It is called "public life" for a reason.
For those in it, it is a life in which their private deeds or comment may be publicly exposed at any time, as former National MP Jami-Lee Ross and now Invercargill MP Sarah Dowie with whom he had an affair know.
Public life used to be synonymous with a dedication of service for the public good.
Now it is a term more related to risk - the risk of one's actions being scrutinised and made public - and no more so than for Members of Parliament.
If people are being put off offering themselves for public life these days because of the level of scrutiny and risks, then so be it.
It comes with the territory especially in the ultra competitive modern media environment.
We know now that the private angry text tirade against Ross sent in August last year from Sarah Dowie's phone after the affair had ended is being investigated by the police, based on an anonymous complaint about it.
Ross revealed the investigation but the Herald decided to publicly reveal the name, without casting judgment on Dowie.
It is highly debatable whether the vitriolic text including the words "you deserve to die" was inciting Ross to end his life. She also incited him to change his hair.
Presumably the police in their investigation will look at what Jami-Lee Ross himself had said or done to her to provoke such abuse and whether it is really fair to highlight one phrase with no context.
But there are no suppression orders in place. And the revelation of a police investigation does not warrant a continuation of the self-censorship the media has applied collectively to not naming Dowie.
Certainly if the bare facts of a police investigation had emerged today without the torrid backstory, it is difficult to imagine any media withholding the names of those alleged to be involved.
The real question is not whether she should be named now but why she was not named back in October during Ross' meltdown and expulsion from National.
By and large the New Zealand media is not too intrusive.
The unwritten rule in political journalism that affairs are not written about unless a) it is a known fact and b) that it has had an impact on the job and/or the party.
That test was clearly met in the case of Jami-Lee Ross, because last October he revealed the affair himself in the context of claims he had treated women badly which in turn, he said, had led to a mental breakdown which had led to his medical leave from his job – before he was accused of being the disloyal leaker of Simon Bridges' travel expenses to Newshub.
He did not mention Dowie in the lengthy live press conferences he held that week which the public were glued to, although he did name her in a pre-recorded interview with Newstalk ZB which the station decided to withhold.
Even when the existence of the text became known through the Whaleoil blog site shortly after Ross was sectioned, she was not named - except in the comments section.
There was no collective decision by media not to publish her name but collectively the media did not. And there were plenty of other aspects of the unfolding story on which to concentrate.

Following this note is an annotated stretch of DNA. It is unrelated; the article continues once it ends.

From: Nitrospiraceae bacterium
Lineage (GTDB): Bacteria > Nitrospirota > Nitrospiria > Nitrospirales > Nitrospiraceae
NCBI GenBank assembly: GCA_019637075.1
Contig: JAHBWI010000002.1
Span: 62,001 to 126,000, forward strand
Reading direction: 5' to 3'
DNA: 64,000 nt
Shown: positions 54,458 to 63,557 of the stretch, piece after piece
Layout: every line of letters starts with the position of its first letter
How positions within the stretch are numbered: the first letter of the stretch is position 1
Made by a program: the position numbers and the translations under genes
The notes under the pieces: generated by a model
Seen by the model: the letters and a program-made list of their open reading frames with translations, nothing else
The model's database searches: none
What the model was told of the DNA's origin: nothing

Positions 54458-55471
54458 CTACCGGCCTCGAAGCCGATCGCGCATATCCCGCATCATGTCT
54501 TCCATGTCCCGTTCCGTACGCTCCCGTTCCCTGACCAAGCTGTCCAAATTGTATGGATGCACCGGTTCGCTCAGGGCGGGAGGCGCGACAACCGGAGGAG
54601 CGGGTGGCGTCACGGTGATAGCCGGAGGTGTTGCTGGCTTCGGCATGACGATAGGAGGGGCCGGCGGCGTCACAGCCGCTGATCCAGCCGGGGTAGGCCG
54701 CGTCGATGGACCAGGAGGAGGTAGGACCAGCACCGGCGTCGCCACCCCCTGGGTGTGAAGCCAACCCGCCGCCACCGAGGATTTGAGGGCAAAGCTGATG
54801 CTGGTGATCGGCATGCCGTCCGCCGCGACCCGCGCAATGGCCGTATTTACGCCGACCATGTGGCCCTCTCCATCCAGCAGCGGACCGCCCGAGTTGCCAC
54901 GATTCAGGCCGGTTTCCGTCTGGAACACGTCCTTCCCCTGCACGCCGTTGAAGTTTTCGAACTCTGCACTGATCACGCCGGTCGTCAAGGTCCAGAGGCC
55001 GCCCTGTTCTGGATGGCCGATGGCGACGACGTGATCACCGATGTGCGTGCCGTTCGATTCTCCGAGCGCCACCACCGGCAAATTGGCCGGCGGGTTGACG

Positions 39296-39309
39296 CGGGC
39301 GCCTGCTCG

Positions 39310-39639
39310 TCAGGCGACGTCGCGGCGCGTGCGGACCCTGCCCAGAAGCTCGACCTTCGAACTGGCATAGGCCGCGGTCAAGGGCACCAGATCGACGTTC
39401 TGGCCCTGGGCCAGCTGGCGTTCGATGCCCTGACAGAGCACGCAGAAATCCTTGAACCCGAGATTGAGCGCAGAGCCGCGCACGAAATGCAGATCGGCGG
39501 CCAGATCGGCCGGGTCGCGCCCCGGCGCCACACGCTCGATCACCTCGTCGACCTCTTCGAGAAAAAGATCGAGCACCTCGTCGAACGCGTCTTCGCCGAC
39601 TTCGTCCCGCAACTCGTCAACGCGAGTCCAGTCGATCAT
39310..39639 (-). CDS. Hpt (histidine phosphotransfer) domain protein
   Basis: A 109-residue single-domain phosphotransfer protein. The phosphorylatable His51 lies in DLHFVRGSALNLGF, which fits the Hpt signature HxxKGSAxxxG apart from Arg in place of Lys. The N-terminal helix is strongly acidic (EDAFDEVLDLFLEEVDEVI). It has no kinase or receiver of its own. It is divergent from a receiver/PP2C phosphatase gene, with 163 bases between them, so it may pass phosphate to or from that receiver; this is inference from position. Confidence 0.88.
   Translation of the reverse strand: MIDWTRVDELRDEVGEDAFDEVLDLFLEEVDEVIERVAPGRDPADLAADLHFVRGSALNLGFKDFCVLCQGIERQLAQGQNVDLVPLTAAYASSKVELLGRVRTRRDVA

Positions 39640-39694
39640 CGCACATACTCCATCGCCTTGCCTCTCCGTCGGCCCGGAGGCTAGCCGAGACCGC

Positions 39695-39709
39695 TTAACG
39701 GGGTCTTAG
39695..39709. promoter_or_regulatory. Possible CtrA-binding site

After Newsroom published a series of stories by women (unnamed but widely understood to include Dowie) setting out what they felt were ghastly experiences at the hands of a manipulative Ross, Dowie came to be regarded as a victim.
The #MeToo mindset prevailing last year was an added protection for Dowie. Certainly National had reason to try to protect Dowie from the sort of pressure that Ross was facing at the time, and to contain the scandal.
But the media's obligation at essence is to disclose unless there is a good reason not to.
The revelation this week by Ross about the police investigation into the text was a fitting time to exercise that obligation.
Dowie, formerly an Invercargill lawyer, should be able to survive politically if she wants to stay in politics and gives her electorate the respect it deserves. It is entitled to know she was a key player in a political scandal and that she is the subject of a police investigation.
Dowie certainly has a better chance of political survival than Jami-Lee Ross.
His lengthy statement this week ahead of re-entering public life weeps with remorse over the destruction of his career.
But some of the agonising detail contains a hint of someone who is not yet over the crisis - details for example about what was running through his mind (images of his 3-year-old daughter) as he stood on those Waikato railway tracks wondering whether to end it all before police found him.
And he still seems to be looking to blame others for his misfortune, albeit in a less frenzied way than last year.
He apologises and forgives in equal measure but paints himself as a victim, as someone who spoke truth to power – ie telling Simon Bridges that he was not popular, of a heartless texter "telling me to kill myself" and as someone apparently not treated fairly when he was accused of leaking Simon Bridges' travel expenses.
Bizarrely he is modelling himself on Nelson Mandela who left Robben Island after 27 years with no bitterness.
In many ways Ross' statement can be seen as a veiled plea to his colleagues not to expel him from the Parliament.
In private letters to them he reminds them that he knows where their skeletons are buried from his previous job as senior whip, while promising to keep those secrets.
The really positive thing about Ross' statement is his advocacy for mental health awareness.
In the short term, that is where he has the most potential to rehabilitate himself with the public.
Perhaps he sees himself as a latter day Maurice Williamson who was suspended from the caucus under Bill English and reinstated under the next leader.
Jami-Lee Ross thinks he is ready to resume public life. The public will be the judge of that in due course.